|The future of television?|
It is reported that the broadcast networks are losing their hold on audiences and, with the exception of Univision, their ratings are down an average of 9% from last year. Where are those millions of viewers going? To cable.
Under 49 viewers are migrating to the non-broadcast networks where last week’s ratings show the Top 20 most viewed programs were: pro-basketball games (TNT,ESPN), the WWE (USA), Pawn Stars (HIST), O’Reilly (FNC), Suite Life on Deck(DSNY), A.N.T. Farm(DSNY), Swamp People (HIST), Law & Order: CI (originals) (USA) and Shake It Up (DSNY).
Throughout the season, the highest rated cable shows are Pawn Stars (HIST), ICarly (NICK), Spongebob (NICK), Jersey Shore (MTV), NCIS reruns (USA), White Collar (USA), Chopped (FOOD), The Closer (TNT), Burn Notice (USA) and various baseball and football games.
Amazing isn’t it?
Of course, the bulk of viewers remain with the broadcast networks, especially those not being counted, like the legions of viewers over 50 who do buy goods and services, but are ignored by the companies buying the commercial time.
Those of us with taste are watching Fox (which had a 3.5 audience share) for American Idol, Glee, House, Bones and Family Guy. Helping, but not completely attributable to the ratings win, was the Fox broadcast of the Super Bowl.
CBS (2.9) comes in second for the season. Its strongest shows are The Big Bang Theory, NCIS (original and LA), Two and a Half Men, Survivor, Criminal Minds, The Good Wife, The Mentalist and How I Met Your Mother.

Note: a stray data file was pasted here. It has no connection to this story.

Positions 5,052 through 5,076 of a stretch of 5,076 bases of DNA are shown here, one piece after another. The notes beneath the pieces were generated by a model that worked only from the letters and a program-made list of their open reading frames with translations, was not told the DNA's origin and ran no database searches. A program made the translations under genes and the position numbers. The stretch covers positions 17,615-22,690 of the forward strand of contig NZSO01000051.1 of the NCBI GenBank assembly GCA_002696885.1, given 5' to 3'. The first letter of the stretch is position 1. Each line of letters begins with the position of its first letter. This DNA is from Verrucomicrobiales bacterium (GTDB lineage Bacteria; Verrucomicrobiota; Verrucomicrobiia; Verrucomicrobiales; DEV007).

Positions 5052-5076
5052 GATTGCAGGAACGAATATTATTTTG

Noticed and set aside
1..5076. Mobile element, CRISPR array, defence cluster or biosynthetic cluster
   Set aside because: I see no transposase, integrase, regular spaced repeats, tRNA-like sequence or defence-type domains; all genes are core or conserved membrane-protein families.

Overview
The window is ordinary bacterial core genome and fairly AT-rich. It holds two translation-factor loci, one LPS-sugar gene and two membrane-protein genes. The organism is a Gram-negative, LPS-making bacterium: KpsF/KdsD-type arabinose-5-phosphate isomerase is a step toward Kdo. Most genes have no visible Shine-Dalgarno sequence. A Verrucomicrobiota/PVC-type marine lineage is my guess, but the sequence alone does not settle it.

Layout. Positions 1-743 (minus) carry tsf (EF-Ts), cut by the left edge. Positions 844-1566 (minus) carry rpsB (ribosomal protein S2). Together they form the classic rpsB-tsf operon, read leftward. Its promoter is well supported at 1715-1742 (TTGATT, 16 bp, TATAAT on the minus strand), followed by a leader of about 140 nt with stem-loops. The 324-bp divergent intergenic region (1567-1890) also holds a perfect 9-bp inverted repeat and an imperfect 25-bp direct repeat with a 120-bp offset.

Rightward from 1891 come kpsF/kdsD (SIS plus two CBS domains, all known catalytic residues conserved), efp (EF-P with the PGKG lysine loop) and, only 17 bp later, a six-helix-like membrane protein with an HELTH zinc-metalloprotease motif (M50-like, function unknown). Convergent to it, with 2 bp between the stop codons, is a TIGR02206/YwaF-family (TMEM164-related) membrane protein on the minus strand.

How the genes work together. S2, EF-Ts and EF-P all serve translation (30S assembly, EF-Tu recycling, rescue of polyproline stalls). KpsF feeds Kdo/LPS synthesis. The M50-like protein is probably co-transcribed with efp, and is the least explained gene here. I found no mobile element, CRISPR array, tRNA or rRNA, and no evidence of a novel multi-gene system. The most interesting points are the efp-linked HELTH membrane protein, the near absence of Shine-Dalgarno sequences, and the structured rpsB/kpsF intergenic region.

ABC (2.4) and NBC (2.3) are pretty far behind the leader. ABC’s winners are Body of Proof, Desperate Housewives, Castle, Grey’s Anatomy and, of course, Dancing with the Stars.
NBC really needs help. It has only the Biggest Loser, Law & Order: SVU, The Voice and Sunday Night Football. Its Thursday night line-up of comedy is not doing well and will continue to do poorly with Steve Carell’s departure from The Office.
There are good programs on cable (White Collar and the soon-to-be-departed The Closer are among my favorites), but I’m still more interested in watching a good, witty, intelligent drama like the Good Wife or Castle. I know many readers also enjoy House, Glee and Desperate Housewives.
The better quality shows are on the broadcast networks, but the fact that they’re losing steam is serious cause for concern from a viewer’s standpoint. It means there is little incentive to produce great programming if programmers choose to ignore the older audience and cater to those flocking to the likes of the Jersey Shore.
Why would the networks spend a lot of money to produce a weekly drama if they can draw ratings from substandard material that costs a lot less to get on the air?
Sadly, we’re in for less quality and more mediocre-to-outright trashy shows.
Unless advertisers start paying attention to adults over 49 whose viewing habits have more to do with quality, we can look forward to more junk over the next few years.